Dry Cleaners

We leverage historical General Liability Policies to fund the costly environmental remediation of dry cleaners for our clients using archival insight and modern expertise.


Dry Cleaners and the Need for Insurance Archaeology Services

Olive trees hold a special place in Greek Mythology. As the story goes:  Athena and Poseidon were in competition with one another to bring mankind the greatest gift. Poseidon showed up with a fantastic war horse and Athena delivered an olive tree. The Greeks were so overwhelmed by the versatility and beauty of the olive that they named their capital Athens!

This is where the history of dry cleaning began, in ancient Greece, where olive oil was used throughout Greek life and revered for its utility in food, medicine, fuel, and ceremonial practices.

With this abundant use of olive oil came the challenge of stains on clothes and textiles that led to early cleaning experiments and methods using clay, soaps, and chemical detergents 2,000 years ago.
The quest for effective cleaning solutions spanned centuries, with a notable advancement in France nearly 1700 years later when turpentine was used for textile treatment. 
Thomas Jennings’ development of ‘Dry Scouring’ truly modernized the cleaning process, beginning of the use of petroleum-based solvents like kerosene and gasoline. However, these early solvents were highly flammable, frequently causing fires in dry cleaning shops that led to federal regulation and the development of safer solvents.

From ancient Greek olive oil stains to the introduction of PERC in the 1930s, the evolution of dry cleaning reflects a journey of innovation, risk, and regulatory adaptation in pursuit of safer and more effective cleaning solutions.

For the next 100 years having your clothes dry cleaned was a bit dodgy. The solvents were highly flammable and shops frequently burned down, endangering proprietors and customers in the process.

These fires and explosions led to the regulation of dry cleaners in the early 20th century and the development of less combustible dry cleaning solvents.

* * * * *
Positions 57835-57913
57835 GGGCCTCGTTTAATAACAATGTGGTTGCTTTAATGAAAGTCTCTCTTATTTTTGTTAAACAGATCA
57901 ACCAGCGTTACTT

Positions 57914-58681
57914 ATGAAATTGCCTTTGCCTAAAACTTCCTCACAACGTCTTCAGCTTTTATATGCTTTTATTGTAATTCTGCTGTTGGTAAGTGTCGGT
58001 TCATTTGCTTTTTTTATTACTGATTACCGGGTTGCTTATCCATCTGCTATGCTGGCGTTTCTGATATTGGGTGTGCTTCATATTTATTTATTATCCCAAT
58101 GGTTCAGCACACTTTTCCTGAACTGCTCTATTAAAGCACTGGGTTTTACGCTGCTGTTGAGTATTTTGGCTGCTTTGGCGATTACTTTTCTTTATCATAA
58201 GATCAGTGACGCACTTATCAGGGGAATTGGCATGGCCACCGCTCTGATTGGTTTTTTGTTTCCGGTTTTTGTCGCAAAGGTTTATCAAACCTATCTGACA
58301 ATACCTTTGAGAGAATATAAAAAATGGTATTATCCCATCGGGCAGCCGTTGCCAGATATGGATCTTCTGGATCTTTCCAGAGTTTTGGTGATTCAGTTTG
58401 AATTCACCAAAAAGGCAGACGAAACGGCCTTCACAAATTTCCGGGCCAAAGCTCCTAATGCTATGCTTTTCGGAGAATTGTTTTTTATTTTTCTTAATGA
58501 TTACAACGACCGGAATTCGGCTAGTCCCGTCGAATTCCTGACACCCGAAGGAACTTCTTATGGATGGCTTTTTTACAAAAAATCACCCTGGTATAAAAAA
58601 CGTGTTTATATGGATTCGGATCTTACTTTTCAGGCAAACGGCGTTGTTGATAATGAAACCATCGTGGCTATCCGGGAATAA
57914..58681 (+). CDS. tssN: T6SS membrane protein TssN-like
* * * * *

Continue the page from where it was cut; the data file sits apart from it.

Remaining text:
In 1924, William James Stoddard introduced the less flammable Stoddard Solvent. Then, post World War I, more efficient chemical solvents arrived. Early versions of these included trichloroethylene and carbon tetrachloride (TCE), but these were eventually phased out due to their hazardous health effects.

By the 1930s, the industry had settled on tetrachloroethylene (PCE), commonly known as PERC– a remarkable solvent that was non-flammable, effective on most fabrics, stable, and recyclable. 

So, problem solved and it only took 2,000 years from Athens to America! Not completely.

Another quality of PCE, TCE, and similar chlorinated solvents were extremely persistent in the environment. If these chlorinated solvents are released they tend to have a very long life span and travel well. These chemicals are heavier than water, they do not float, they sink. Additionally, they break down very slowly, posing a significant environmental hazard.

From the 1930s through the 1990s, it was common practice for dry cleaners to intentionally release PERC into the environment by disposing of PCE-laced materials directly onto the ground or into sewers and dry wells, inadvertently polluting their surroundings as soon as operations commenced. Nobody knew how bad this was for the environment and human health and safety. And because of this, the standard of care for dry cleaners, up until this point in history, did not take into account the adverse impacts of releasing PERC into the environmental.

These were just the intentional releases, not to mention the accidental ones caused by old equipment and deteriorating infrastructure, which further compounded the problem.

Multiple times per day, every day for decades. Continuous and ongoing, these pollutants were being released into the environment, causing 3rd party impacts to soil and groundwater that would persist for decades.